Cut to a guy in a big white cowboy hat, driving a car. We can’t see the man’s face yet, but given the big hat and the funky music, I think I’m safe in assuming that he’ll be black and a pimp. Sure enough, he is, and he pulls up in front of some working girls, who call him K.C. Hey, maybe he’s the same K.C. that Larry and Alan were talking about. That would tie right in!

From the outside, K.C.’s car proves to be a big old Lincoln (surprise) and he calls the girls, one black and one white, Salt ‘n Pepper. Ah, that street lingo. He yells at them for being in the wrong spot. They reply that they were chased off their proper location by Louis, another pimp. Hmm. I think I see where this is going.

Ordering his employees into the car, they head for their designated corner to confront Louis the Interloping Pimp. Louis, we soon see, wears a leather cap and a white tuxedo jacket. Meanwhile, two of Louis’ associates jump out of yet another big Lincoln – maybe the filmmakers got a package rental deal – and by now I’m really pretty sure where we’re heading. Anyhoo, Louis makes the mistake of calling K.C. ‘Roy,’ which is apparently a big insult, and, well, let the lame kung fu-ing begin. A couple of quick kicks to the crotches and the competition is down for the count. If only all the fight scenes here ended so quickly.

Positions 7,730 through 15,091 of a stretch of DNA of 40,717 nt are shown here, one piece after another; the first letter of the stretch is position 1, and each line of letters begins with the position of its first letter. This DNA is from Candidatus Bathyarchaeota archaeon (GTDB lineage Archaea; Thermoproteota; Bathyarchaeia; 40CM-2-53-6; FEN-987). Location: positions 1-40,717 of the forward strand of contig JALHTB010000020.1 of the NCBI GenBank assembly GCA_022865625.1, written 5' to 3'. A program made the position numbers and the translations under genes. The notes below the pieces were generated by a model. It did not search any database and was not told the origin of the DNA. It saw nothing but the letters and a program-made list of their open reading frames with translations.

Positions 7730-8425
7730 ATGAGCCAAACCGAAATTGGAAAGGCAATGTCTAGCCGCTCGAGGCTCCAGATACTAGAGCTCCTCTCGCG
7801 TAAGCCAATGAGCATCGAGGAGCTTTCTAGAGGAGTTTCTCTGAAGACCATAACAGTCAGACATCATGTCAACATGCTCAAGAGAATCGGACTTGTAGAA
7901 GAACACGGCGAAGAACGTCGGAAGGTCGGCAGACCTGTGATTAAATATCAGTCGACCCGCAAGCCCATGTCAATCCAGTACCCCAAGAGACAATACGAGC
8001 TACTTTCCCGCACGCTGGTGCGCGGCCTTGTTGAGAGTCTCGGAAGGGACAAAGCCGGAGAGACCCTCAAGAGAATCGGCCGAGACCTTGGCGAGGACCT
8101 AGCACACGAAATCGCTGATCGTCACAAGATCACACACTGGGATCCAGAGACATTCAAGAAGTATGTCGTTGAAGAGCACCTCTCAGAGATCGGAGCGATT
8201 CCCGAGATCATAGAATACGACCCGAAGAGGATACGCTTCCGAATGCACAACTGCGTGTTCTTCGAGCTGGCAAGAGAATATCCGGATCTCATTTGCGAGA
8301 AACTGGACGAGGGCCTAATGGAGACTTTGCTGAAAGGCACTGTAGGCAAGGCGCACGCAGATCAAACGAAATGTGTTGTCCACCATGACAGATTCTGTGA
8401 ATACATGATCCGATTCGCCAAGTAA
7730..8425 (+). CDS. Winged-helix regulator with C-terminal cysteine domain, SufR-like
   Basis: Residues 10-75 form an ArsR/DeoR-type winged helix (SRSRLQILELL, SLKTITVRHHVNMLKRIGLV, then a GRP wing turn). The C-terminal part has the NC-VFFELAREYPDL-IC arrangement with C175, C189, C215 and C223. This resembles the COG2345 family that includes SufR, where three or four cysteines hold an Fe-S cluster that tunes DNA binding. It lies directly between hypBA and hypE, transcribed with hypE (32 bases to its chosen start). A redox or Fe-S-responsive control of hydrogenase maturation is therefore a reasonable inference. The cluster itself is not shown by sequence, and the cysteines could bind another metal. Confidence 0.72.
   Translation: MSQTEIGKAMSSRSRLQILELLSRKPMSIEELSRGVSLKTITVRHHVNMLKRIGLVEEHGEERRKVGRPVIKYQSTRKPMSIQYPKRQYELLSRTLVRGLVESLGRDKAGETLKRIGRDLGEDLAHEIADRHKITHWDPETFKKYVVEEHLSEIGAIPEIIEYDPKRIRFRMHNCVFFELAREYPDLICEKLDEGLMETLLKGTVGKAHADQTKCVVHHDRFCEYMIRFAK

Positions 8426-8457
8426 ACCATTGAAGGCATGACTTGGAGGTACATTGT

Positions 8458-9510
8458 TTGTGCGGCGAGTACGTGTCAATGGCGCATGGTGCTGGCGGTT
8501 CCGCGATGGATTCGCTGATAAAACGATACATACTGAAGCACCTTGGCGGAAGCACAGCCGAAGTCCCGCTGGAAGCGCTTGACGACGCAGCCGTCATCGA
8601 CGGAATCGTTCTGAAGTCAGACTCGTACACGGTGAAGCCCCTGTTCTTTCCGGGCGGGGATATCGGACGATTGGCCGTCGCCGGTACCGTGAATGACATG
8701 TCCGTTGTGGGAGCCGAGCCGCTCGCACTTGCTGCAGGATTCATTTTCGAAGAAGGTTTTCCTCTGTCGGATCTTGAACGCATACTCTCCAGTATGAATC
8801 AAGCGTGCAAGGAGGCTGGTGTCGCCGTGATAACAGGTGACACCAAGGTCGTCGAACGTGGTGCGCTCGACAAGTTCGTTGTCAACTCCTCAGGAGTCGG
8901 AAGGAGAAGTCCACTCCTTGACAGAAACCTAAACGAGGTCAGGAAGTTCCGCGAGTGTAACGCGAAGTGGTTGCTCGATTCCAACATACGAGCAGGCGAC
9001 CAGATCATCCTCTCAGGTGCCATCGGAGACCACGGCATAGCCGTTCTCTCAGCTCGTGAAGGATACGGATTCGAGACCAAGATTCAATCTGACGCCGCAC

Larry, The Dapper One, and Alan, The Really Strong One, now appear, muttering the film’s trademark line, “Joseph needs you.” Of course, K.C., The Jive Talkin’ One, falls right in line. Proving a surprisingly laid back pimp, he hands his ladies a wad of cash and gives them a couple of days off while he takes care of business. Then it’s off to find the next member of the squad, Tommy.

Tommy is the Asian member of the typically multiracial squad. When we cut to him he’s doing some landscaping work. Finishing up, he hunts down the house’s owner, who’s hosting a party in the backyard. The guy ignores Tommy, who wants to get paid. (Are you starting to see a pattern developing here?) The owner tries to put him off, but Tommy insists, with predictable results. That’s right, Tommy is soon kung fu fighting with all the party guests, including the women (!!). Anyway, he eventually gets his check. Then the others show up, and Larry, The Dapper One, says “Joseph needs you,” and yada yada. Tommy, The Asian One Who’s Thus the Best at Martial Arts and the others are soon on their way.

We cut to a construction site, where two workers nonchalantly push a third off the roof of a four-story building (!). “We don’t need new stewards around here who are going to rat on us and get us in trouble,” they expository. Apparently this sort of thing is pretty common in the construction field, especially since none of the other construction guys stop what they’re doing after one of their fellows tumbles from a roof and smashes into a parked car.